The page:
Ancient touch therapy Jin Shin Jyutsu gains popularity in Connecticut

http://www.nhregister.com/general-news/20130223/ancient-touch-therapy-jin-shin-jyutsu-gains-popularity-in-connecticut
New Haven Register
By Sandi Kahn Shelton
POSTED: 02/23/13, 12:00 AM EST

Nini Munro-Chmura of New Haven knows what it’s like to suffer from debilitating pain all the time. There were years she was bedridden with chronic Lyme disease, hurting so badly that she couldn’t turn her head or lift her arms. She had to rely on an attendant to take complete care of her.

Today, even though Munro-Chmura hasn’t stumbled upon a miracle cure, she walks for an hour each day, works out at the gym, and easily turns her head. She’s back to being independent.

She says she owes a debt of thanks to an ancient form of touch therapy from Japan, Jin Shin Jyutsu (pronounced “jin shin jitsu”), which is said to be natural, gentle and non-invasive and can bring relief — sometimes immediately — to those suffering from pain or disease.

Its proponents describe it as an energy healing technique that uses the same principles as acupressure, except that no pressure is used. It works by using touch to free up places in our bodies where our energy might be blocked, says Sally Jane Algiere, a registered nurse and practitioner in Madison, who treats Munro-Chmura.

Admitting that it’s hard to talk about the body’s need to balance energy without sounding “all woo-woo,” Algiere says the principles of Jin Shin Jyutsu are simple.

“We do pulse readings,” she says. “I know how to listen to the organs in the body to get a sense of where the dams are. Jin Shin Jyutsu is an art, and it’s really about clearing toxins and clearing dams in the body that lead to stagnation or disease or discord or imbalance.”

During a session — which takes about an hour — the patient lies face-up on a padded table, fully clothed except for shoes, and the practitioner places her hands on different points along the body, known as “safety energy locks,” which are similar to acupressure points. These are the places where energy might get blocked as it moves throughout the body.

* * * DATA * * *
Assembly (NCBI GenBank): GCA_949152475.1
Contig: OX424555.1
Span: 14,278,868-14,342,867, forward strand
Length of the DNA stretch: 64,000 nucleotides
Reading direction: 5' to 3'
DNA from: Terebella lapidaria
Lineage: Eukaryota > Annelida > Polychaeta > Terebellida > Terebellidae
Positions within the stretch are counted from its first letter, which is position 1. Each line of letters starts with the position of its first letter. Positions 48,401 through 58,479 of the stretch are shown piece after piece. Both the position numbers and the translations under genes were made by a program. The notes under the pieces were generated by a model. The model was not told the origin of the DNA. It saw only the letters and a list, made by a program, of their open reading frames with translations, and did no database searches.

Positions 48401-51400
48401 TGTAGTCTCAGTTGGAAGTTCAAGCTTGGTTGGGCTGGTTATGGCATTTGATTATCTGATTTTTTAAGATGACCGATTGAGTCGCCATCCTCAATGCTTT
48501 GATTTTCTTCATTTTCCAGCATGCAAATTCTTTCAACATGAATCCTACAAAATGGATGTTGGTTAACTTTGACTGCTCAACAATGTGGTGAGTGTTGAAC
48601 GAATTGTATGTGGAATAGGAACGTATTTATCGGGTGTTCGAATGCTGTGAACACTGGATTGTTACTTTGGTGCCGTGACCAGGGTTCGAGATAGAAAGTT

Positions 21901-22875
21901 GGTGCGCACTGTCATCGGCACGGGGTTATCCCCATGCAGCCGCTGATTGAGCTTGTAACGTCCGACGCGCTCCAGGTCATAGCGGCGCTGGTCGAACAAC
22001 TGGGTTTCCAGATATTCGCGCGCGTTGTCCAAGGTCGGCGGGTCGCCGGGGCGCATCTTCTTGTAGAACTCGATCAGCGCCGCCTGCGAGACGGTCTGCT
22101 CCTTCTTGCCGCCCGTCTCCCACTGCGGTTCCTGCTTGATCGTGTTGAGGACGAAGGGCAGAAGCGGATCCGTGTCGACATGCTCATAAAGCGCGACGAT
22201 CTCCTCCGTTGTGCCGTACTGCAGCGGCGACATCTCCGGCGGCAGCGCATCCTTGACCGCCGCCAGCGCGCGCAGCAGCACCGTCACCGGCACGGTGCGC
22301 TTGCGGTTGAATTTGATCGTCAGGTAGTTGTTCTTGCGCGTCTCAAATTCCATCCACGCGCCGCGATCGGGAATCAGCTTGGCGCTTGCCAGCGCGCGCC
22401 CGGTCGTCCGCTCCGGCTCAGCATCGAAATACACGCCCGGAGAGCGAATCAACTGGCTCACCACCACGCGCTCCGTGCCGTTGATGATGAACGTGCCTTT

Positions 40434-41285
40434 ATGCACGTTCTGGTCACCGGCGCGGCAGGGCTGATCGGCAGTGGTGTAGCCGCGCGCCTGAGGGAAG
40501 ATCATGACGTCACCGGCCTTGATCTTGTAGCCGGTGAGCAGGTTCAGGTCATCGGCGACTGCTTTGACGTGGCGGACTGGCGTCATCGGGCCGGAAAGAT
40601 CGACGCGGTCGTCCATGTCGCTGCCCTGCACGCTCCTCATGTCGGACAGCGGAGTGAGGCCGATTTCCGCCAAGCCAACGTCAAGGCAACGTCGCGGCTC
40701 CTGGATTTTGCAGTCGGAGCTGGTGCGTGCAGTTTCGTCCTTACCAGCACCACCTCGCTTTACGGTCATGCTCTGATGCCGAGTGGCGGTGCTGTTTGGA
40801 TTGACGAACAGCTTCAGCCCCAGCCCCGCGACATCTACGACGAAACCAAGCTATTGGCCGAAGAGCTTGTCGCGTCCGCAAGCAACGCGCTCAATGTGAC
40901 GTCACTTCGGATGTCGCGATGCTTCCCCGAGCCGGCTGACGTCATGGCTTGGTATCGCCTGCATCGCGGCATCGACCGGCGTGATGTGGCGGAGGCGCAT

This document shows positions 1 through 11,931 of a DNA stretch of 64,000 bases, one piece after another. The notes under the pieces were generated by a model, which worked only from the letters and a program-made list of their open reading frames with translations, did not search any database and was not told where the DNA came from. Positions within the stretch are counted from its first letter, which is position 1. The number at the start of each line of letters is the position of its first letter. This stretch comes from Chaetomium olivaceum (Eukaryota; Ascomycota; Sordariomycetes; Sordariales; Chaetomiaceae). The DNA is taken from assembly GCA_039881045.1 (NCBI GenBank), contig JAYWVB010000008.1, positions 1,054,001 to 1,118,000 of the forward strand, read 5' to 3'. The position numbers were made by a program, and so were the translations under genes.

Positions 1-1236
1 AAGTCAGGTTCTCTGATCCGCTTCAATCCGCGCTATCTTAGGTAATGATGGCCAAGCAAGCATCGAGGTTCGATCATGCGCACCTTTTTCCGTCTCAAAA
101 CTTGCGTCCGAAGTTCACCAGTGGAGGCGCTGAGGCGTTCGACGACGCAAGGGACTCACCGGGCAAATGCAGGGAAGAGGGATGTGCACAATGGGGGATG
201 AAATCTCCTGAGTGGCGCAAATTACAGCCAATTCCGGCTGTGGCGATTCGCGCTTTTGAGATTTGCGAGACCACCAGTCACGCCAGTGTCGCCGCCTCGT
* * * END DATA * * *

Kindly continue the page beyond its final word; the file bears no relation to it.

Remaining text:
“When there is stagnation in the pathways, it can lead to pain and disease or imbalance,” said Algiere. “So we’re listening to the pulses, and by stimulating the different points in the circuit in order, we can free up the stagnation. The body does the healing itself. Our hands are conductors of energy, and when we correct the flow, we correct the physical.”

There is no grasping or manipulation.

“The idea is that we have an electrical system, and Jin Shin Jyutsu functions like a jumper cable, creating a connection between two points, and completing the circuit,” said Dr. Steven Jacob, a doctor of Chinese medicine and co-owner of Health Options Center for Wellness in Guilford. “When I put my hands on the body, I feel a pulse, a rhythm. The longer I hold the point, the more they synchronize.”

Algiere, who worked as a nurse at Yale-New Haven Hospital for 17 years, said she believes very strongly in western medicine and wasn’t immediately willing to accept at face value anecdotal evidence of Jin Shin Jyutsu’s effectiveness. After taking an intense class at New York University, she was impressed with the studies and theory of how this practice worked.